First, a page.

Why emotional intelligence could be crucial in business negotiations

Emotional intelligence is an increasingly desirable skill in the workplace, but not often is taken into account when working in m&a transactions. In this scenario there are different strategies to provide client assistance. One could be to merely focus on the objective, having client’s wishes as a guiding light. Conversely, others lawyers try to act as counselors, evaluating the impact of different decisions and considering multiple factors. There are no a good or bad methodology between these two perspectives, but it’s probably the approach that makes the difference, even at an efficiency level. In the first case emotional intelligence is not considered, whereas it becomes crucial in the second method.

The most common definition of Emotional Intelligence (Eq) comes from John Mayer and Peter Salovey (Yale university) and refers to a set of abilities related to accurately perceiving one’s own and others’ emotions and to using them in appropriate ways to achieve specific goals. In legal field, emotional intelligence is intended to be used both with the client and inside the team, as it smooths the process and shows crew’s overall cohesion. In particular, it involves four specific skills: self-awareness, self-management, social awareness and social skills. Only understanding one’s emotions and how they’re expressed (self-awareness), one can take responsibility for one’s behavior and regulate one’s emotions when it’s the case (self-management). Afterwards, it comes the ability to empathize with different perspectives (social awareness) and use social skills to enhance positive interactions within the team.

This attitude could be crucial at each stage of the process assisting sellers or buyers: when leading up to a deal, during negotiation and after the deal. As Frank Williamson – the founder of Oaklyn Consulting, a consulting firm that helps investor groups and private businesses – points out, especially at the core of the negotiation some Eq practices can be incorporated. Getting through difficult conversations without conflict or keeping both parties at the table, for example. This would help to maintain an open communication, and a comprehensive atmosphere from which both sides can benefit. Eq isn’t so much about expressing emotions, but about reading between the lines, knowing when to compromise and when to stay quiet.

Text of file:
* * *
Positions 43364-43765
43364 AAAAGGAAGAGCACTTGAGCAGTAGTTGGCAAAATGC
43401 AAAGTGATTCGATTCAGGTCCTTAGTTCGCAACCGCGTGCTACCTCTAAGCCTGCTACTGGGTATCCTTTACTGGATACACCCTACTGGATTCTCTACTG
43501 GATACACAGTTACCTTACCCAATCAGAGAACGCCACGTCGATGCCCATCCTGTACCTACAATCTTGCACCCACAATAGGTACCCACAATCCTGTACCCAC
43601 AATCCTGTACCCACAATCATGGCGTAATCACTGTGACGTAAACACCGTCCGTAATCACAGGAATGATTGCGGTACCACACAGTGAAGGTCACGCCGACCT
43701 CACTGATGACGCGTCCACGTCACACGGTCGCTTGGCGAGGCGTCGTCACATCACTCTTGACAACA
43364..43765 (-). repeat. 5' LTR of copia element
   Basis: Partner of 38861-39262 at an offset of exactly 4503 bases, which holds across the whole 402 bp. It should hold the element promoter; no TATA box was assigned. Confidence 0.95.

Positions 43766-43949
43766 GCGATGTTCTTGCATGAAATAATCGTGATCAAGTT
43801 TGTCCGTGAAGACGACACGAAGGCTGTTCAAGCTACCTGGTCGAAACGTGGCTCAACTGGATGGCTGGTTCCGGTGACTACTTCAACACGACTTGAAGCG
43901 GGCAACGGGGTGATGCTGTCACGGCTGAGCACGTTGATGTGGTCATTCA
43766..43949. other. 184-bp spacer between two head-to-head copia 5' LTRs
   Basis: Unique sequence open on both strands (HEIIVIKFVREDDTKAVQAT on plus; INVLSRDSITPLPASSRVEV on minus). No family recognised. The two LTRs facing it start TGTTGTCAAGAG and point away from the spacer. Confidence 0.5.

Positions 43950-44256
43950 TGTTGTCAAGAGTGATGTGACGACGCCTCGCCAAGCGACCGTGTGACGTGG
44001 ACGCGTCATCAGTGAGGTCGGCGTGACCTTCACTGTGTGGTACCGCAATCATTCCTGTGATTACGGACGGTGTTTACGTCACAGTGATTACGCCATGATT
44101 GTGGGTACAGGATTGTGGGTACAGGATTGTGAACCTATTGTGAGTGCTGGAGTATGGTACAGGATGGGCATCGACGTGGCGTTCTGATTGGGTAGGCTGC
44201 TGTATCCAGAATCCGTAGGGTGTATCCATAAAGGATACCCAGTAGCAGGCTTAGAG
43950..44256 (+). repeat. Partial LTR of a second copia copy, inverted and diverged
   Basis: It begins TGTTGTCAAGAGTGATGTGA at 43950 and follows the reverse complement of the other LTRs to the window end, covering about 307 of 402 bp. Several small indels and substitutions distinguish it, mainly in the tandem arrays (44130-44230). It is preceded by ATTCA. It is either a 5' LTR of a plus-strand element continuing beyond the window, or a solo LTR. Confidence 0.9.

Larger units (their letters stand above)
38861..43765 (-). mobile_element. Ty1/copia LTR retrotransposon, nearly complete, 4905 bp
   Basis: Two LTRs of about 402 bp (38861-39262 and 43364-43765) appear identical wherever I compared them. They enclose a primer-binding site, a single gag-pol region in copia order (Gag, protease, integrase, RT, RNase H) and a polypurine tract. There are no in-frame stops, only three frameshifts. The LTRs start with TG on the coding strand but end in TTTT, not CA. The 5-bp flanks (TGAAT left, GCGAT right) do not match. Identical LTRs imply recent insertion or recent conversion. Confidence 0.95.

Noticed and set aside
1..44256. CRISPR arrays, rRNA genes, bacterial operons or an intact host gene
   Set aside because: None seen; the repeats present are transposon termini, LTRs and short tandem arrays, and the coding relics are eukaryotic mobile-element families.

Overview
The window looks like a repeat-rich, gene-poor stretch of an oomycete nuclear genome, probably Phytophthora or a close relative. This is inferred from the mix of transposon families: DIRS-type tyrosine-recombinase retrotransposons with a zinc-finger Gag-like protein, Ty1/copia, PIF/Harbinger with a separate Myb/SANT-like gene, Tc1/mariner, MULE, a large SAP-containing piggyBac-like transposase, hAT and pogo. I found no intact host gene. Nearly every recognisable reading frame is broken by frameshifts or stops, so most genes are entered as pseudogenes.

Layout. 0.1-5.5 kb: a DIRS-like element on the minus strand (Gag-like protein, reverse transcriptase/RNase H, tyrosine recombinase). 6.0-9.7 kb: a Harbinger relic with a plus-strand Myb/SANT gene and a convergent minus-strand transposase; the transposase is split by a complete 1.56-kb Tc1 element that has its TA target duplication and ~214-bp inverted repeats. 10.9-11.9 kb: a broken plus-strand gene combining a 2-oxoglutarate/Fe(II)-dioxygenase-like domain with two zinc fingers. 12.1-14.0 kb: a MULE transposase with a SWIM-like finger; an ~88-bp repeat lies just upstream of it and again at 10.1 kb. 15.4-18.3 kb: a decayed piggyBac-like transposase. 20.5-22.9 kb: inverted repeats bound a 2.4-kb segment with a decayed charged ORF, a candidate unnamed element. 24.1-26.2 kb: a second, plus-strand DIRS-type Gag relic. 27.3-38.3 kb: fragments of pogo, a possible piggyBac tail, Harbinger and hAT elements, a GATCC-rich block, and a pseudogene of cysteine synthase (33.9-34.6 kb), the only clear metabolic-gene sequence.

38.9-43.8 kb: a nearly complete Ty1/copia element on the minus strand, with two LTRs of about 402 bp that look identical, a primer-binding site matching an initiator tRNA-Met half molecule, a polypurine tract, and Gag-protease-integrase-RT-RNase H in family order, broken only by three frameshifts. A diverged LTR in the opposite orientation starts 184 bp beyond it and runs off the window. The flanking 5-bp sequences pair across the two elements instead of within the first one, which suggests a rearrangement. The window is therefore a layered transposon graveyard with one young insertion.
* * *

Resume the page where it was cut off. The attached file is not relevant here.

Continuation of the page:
More concretely, at an early stage when assisting a seller could be very important to advise the company toward a potential partner who seems more likely to be consistent with the workplace’s atmosphere and/or values. On the other hand, a buyer would need to be advised on how an influx of new people might affect the team’s current dynamics. During the transaction, for instance, being a respectful listener can keep the tension away or leaving the door open to further discussions can demonstrate respectful manners which will allow both parties to be careful and tackle each angle of the deal. However, the real challenge comes with post-merger integration when it’s time to integrate teams, putting new leaders in place and creating new workflows. That’s why by advising the client on the importance of emotional intelligence in the workplace, you will give a great help to achieve future goals.

The Swiss answer 

To this regard, there are some scientific tests on emotional intelligence, but none had been precisely designed for the workplace until Marcello Mortillaro, a University of Geneva scientist, developed the Geneva Emotional Competency Test with some colleagues. The objective was having a tool scientifically credible and, at the same time, useful for workplaces. It is an online-only performance-based test to measure individual differences in Emotional Intelligence. The test comprises 110 items and requires about 50 minutes to complete.  Sébastien Simonet, who worked with Mortillaro, works in the human resources consulting firm Nanty, told Swissinfo about the situation in Switzerland, where “do quite well when it comes to emotional regulation, where controlling feelings under difficult circumstances is important”.